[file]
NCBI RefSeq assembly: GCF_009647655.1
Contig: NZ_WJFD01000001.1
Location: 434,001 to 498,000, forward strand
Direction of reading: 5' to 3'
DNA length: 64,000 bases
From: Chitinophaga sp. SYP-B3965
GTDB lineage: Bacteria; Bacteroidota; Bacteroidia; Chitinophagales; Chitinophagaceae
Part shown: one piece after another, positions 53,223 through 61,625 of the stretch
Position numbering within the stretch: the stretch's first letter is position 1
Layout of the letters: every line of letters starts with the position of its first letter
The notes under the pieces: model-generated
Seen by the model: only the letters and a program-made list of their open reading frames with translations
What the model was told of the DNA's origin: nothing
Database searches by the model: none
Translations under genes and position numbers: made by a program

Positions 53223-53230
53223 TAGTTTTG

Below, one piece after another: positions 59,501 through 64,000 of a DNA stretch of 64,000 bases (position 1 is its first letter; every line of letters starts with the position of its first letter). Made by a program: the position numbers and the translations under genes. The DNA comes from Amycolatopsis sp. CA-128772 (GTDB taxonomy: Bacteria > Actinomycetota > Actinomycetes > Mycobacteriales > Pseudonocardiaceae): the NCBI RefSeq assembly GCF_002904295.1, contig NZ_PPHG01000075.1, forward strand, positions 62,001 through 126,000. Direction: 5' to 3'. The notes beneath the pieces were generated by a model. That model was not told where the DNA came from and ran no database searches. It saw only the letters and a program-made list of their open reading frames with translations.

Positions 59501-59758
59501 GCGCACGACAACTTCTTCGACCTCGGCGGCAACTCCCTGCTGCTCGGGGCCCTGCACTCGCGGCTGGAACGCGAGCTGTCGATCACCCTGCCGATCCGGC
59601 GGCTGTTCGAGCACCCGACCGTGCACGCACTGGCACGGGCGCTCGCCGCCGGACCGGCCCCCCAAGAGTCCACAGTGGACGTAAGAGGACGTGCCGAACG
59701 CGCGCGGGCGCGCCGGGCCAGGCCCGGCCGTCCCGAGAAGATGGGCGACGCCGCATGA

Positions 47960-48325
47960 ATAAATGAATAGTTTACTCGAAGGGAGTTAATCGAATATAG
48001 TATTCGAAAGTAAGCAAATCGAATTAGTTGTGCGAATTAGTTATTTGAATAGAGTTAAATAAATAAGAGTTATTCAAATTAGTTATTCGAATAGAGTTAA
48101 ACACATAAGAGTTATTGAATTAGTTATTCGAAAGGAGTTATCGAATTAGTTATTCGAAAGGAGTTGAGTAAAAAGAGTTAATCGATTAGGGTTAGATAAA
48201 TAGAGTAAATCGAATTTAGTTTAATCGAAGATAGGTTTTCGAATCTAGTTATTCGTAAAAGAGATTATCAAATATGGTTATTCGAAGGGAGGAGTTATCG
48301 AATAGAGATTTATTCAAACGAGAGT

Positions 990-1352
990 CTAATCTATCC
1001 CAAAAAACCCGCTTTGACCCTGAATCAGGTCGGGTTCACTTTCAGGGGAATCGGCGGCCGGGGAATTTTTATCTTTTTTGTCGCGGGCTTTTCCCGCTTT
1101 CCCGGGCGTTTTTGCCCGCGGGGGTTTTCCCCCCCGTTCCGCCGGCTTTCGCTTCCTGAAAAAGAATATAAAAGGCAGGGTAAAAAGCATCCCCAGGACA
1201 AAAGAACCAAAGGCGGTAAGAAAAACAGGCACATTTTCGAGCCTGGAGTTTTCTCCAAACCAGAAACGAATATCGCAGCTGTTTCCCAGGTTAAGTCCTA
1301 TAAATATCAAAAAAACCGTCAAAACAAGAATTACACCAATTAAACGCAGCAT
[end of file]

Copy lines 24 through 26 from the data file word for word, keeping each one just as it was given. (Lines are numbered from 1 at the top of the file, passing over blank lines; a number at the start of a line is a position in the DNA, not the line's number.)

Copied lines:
47960 ATAAATGAATAGTTTACTCGAAGGGAGTTAATCGAATATAG
48001 TATTCGAAAGTAAGCAAATCGAATTAGTTGTGCGAATTAGTTATTTGAATAGAGTTAAATAAATAAGAGTTATTCAAATTAGTTATTCGAATAGAGTTAA
48101 ACACATAAGAGTTATTGAATTAGTTATTCGAAAGGAGTTATCGAATTAGTTATTCGAAAGGAGTTGAGTAAAAAGAGTTAATCGATTAGGGTTAGATAAA